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The Visitor

The Visitor (2007)
A veteran character actor was given his first leading role and knocked it out of the park in 2007's The Visitor, an unassuming and unique drama rich with warmth and originality that washed over this reviewer and found myself riveted and caring for the characters.

Richard Jenkins plays Walter Vale, a widowed writer and college professor who teaches in Connecticut and is sent to New York to attend a conference, his first trip to the city in 25 years. When he arrives at the apartment that he has kept in the city, he finds a young Syrian musician named Tarek and his Sengelese girlfriend living there. When they realize it really is Walter's apartment, they politely offer to leave immediately, but Walter doesn't have the heart to throw them out on the street in the middle of the night and offers to let them stay. Walter and Tarek form a bond over their mutual love of music and then one night on the subway, Terek is accused of jumping the turnstile and it is revealed that Terek is an illegal and is transported to a detention center in Queens for possible deportation.

Walter hires a lawyer to look into Tarek's situation while Tarek's mother arrives in town to find out what she can do about her son. This situation not only becomes an outlet for Walter's discontentment with his life, but develops a lovely relationship with Tarek's mother that the viewer doesn't really see coming.

Director and screenwriter Tom McCarthy, who won an Oscar for writing the 2015 Best Picture winner Spotlight again reveals an uncanny ability to weave an intimate story of human relations around a topical subject like the plight of the illegal alien. McCarthy takes his time in setting up what happens here by putting a lot of loving detail in the relationship that develops between Walter and Tarek, not only because Tarek gets to share his love of music and his gratitude to Walter for not kicking him out of his apartment, we also get to see Walter slowing coming out of the shell that he's been living in since the death of his wife.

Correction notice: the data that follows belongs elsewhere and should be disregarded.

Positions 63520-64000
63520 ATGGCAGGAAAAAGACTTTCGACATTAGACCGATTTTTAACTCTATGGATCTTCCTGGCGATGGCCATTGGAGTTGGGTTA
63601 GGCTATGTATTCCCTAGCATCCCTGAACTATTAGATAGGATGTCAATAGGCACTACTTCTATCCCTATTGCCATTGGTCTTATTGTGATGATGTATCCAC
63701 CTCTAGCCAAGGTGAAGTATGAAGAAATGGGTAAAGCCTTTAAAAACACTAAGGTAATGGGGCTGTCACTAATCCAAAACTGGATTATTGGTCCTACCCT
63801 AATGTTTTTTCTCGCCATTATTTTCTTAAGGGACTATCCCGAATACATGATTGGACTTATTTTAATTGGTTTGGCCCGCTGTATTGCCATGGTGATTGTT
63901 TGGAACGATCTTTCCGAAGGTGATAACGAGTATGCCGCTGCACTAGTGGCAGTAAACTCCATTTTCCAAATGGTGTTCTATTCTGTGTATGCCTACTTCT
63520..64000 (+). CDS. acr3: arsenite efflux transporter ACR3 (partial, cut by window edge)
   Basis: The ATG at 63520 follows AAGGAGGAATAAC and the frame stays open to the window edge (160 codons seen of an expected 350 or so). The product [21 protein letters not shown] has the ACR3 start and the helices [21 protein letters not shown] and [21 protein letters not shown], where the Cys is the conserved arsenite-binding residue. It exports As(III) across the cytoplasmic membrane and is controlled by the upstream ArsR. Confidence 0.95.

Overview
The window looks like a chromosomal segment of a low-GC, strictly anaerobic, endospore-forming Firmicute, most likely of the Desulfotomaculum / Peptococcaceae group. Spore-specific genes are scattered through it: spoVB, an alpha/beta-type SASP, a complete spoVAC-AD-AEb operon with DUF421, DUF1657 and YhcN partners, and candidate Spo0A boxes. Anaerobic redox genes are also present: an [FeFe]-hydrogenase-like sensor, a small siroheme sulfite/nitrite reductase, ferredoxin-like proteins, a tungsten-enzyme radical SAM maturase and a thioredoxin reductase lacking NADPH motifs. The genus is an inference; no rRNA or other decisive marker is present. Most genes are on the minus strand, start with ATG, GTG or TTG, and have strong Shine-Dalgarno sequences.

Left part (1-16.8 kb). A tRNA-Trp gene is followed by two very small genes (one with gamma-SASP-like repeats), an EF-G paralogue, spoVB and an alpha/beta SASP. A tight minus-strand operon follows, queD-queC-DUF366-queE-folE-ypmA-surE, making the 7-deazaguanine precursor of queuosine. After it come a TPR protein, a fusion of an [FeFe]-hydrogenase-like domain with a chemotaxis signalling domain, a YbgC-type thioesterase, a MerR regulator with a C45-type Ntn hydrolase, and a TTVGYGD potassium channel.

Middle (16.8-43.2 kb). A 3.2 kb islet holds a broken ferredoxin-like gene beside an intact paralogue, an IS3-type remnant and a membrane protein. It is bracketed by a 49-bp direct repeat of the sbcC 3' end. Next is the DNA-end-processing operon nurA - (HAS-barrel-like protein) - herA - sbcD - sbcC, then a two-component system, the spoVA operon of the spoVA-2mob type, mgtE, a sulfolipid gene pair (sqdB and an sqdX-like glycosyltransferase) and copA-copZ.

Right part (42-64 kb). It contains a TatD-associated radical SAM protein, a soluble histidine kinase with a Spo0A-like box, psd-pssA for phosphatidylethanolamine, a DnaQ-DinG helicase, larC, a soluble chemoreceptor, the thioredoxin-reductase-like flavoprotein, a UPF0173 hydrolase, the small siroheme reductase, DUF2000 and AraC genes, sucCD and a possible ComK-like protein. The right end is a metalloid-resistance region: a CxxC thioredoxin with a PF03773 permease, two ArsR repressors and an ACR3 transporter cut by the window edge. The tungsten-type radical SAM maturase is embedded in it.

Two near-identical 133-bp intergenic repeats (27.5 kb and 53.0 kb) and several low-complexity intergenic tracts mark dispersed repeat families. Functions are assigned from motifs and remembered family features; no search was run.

Even more unexpected is the relationship between Walter and Tarek's mother, a lovely platonic romance that is so healthy for both of them. Watch Walter's gentlemanly approach to getting the mother to stay with him or when he takes her to see Phantom of the Opera. It's not just the joy in her excitement, but Walter's joy in seeing her excitement.

We fall in love with this Walter character immediately because the man's unhappiness with his life is not glossed over, but evident in everything Walter does. We love when that one Christian act of not throwing this couple on the street changes his life and the other change that occurs after Terek is detained...Walter takes responsibility for Terek even though he doesn't have to and McCarthy never sugarcoats the reality of the situation.

Richard Jenkins delivers a rich and deceptively complex performance in the starring role that , after over 20 years of making movies, earned the actor his first Oscar nomination for Lead Actor. The scene where Walter learns of Terek's fate might have earned Jenkins the Oscar nomination by itself. Haaz Sleiman lights up the screen as Terek and Hiam Abbass is luminous as his mother. Lovely Manhattan scenery and Jan A.P. Kaczmarek's music are the icing on the cake on this sensitive and often moving drama which offers a realistic resolution and a final scene that had me fighting tears.